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    Personalized Thrill: How to Choose the Right Endurance Race for You

    By Kristin Higden, July 21, 2015


    The choices are growing in endurance racing, ranging from a friendly 5k “Turkey Trot “ to a full Ironman Race in Kona. When it comes to outdoor endurance sports, the options are not about merely matching up to the right sport, but it’s about fostering the right balance that matches training, family, and work. Being an emerging elite Triathlete myself, I juggle the needs of keeping my life in order while still finding a way to improve year to year. In this blog I promise that anyone wanting to take the first step in trying something new or falling in love with a sport they burned out from will get the right advice to move to a fresh start.

    The Fire Within- What Type of Racer Are You?

    Before you look to decide if you should get a new pair of trail runners for a Spartan Race or invest in a new set of wheels for your custom triathlon bike, it’s a good idea to see what type of racer you are. Some racers are not trying to win, they just want to enjoy the experience of participating. Other racers, like myself, enjoy improving at a sport by investing time, money, and energy in being the best one can be. The spectrum of personalities starting from someone wanting the joy of checking off a bucket list by doing one race or event will have a far different sacrifice than someone who is dedicating a part of their lives to follow a goal.  Here are a few questions you have to ask yourself before deciding to get more involved with endurance racing. After responding to the questions in a Yes or No response I will unveil how your answers lead to a direction that best fits your racing profile:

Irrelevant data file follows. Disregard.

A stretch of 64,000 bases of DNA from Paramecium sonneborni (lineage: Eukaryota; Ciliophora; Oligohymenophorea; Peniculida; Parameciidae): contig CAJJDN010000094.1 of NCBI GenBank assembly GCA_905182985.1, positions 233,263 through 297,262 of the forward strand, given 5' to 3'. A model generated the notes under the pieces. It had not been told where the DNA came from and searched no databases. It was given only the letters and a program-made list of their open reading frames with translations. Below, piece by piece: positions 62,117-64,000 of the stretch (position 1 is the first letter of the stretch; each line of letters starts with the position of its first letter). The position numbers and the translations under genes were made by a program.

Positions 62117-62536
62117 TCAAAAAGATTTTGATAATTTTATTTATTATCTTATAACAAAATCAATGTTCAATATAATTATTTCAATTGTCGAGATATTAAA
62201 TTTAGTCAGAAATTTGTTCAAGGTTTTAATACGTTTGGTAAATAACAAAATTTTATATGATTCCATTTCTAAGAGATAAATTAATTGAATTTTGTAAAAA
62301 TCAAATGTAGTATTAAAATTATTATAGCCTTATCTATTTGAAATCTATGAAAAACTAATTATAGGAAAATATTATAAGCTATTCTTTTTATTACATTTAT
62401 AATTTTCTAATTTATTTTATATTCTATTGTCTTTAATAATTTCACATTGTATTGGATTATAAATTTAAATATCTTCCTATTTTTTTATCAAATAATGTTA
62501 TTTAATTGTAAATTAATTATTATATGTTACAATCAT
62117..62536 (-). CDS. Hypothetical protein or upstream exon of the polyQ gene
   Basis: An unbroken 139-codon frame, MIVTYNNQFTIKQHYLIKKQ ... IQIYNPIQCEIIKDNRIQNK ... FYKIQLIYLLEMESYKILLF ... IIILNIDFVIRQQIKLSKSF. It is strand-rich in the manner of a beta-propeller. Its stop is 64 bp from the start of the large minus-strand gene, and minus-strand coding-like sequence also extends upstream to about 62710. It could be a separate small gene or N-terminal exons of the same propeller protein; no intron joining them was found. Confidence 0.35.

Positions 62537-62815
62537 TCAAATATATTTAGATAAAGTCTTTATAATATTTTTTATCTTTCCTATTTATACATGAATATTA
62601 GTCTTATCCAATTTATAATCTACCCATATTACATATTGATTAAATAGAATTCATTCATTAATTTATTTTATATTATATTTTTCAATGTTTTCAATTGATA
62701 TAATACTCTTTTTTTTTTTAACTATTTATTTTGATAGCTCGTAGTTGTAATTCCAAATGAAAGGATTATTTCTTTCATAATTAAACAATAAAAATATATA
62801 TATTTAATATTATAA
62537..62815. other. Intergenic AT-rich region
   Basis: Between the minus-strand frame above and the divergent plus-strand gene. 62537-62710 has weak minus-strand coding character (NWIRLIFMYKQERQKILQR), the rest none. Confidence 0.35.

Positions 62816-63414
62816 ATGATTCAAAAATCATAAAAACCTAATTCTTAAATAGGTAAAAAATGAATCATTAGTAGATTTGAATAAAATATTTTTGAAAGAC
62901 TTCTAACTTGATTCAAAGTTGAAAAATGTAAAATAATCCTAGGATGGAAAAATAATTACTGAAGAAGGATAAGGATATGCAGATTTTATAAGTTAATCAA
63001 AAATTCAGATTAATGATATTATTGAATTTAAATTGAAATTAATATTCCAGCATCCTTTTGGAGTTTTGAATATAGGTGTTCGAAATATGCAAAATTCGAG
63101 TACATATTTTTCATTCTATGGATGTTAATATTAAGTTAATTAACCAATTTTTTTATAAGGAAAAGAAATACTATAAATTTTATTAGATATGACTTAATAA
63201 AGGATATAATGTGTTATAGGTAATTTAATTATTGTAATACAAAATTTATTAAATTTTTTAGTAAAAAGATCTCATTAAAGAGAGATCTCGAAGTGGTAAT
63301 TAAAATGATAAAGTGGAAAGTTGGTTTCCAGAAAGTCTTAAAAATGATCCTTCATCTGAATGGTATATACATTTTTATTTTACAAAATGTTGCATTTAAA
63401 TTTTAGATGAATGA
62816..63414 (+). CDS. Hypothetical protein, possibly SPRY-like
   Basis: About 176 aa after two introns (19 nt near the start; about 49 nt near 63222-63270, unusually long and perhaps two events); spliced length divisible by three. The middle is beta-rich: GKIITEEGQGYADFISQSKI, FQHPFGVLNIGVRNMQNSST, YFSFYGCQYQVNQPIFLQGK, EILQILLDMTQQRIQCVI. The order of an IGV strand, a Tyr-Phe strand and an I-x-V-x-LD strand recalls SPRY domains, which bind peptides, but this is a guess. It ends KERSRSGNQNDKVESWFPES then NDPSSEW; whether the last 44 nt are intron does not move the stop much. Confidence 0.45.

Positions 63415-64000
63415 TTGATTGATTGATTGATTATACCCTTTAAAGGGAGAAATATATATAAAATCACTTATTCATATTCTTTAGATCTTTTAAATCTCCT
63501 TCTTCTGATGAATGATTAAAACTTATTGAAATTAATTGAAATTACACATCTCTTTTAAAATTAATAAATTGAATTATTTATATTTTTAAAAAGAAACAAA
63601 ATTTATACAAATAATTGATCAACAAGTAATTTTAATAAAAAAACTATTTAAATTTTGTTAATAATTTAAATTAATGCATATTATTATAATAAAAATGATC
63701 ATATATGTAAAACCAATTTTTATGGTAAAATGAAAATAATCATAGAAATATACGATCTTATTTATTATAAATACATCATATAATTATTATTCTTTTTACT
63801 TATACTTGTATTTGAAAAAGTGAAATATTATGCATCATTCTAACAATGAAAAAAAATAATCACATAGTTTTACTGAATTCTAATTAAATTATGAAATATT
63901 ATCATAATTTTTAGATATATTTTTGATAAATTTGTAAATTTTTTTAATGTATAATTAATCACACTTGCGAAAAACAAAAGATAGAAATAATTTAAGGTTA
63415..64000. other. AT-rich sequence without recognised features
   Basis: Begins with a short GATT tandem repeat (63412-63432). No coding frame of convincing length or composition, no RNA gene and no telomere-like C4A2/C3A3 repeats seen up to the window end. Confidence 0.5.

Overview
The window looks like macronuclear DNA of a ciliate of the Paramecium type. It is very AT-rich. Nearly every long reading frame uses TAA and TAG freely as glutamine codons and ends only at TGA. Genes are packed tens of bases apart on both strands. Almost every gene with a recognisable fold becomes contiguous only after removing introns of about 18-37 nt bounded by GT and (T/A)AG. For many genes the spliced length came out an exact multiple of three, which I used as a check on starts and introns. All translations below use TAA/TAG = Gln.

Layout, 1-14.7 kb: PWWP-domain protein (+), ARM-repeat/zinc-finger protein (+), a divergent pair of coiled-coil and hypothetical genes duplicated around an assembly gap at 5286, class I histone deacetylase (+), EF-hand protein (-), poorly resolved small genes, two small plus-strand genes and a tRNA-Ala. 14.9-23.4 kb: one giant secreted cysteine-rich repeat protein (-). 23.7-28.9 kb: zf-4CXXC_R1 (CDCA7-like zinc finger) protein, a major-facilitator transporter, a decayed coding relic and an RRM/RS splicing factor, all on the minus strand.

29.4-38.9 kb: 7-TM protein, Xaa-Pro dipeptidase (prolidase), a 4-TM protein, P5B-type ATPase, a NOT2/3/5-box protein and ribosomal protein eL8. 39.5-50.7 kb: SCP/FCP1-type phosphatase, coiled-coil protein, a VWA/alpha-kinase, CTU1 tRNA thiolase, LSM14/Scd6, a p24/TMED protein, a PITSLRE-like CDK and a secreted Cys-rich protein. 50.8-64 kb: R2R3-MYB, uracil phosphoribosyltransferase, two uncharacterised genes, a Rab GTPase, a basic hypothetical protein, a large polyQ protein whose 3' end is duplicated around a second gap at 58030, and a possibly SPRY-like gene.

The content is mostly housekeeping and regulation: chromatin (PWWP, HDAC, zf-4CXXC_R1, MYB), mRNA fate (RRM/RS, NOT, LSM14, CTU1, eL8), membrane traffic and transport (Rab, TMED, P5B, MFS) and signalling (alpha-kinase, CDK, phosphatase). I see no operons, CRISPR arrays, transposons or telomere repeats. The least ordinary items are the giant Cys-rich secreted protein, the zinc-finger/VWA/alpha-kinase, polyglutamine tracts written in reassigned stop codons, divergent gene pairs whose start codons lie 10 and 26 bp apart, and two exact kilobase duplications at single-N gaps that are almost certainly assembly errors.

• Are my family and friends supportive and able to accept a change in life at home? (Yes or No)


    • When I lose or perform poorly relative to my peers does it bother me or does it not even matter? (Yes bothers me, No doesn’t matter)
    • Is my job able to accommodate travel, training, and time demands of achieving my goal? (Yes work is flexible, No they are not supportive)
    • Do I have a budget that will allow me to fully immerse myself into the sport or the cost unrealistic at this point in my life? (Yes my budget is fine, No the sport is out of my price range)
    • Is the environment, such as the coaching, location of where I live, and athletes around me conducive to real growth and success? (Yes my environment is fertile, No = I am lost on an island)

    How to Decode your Racing Profile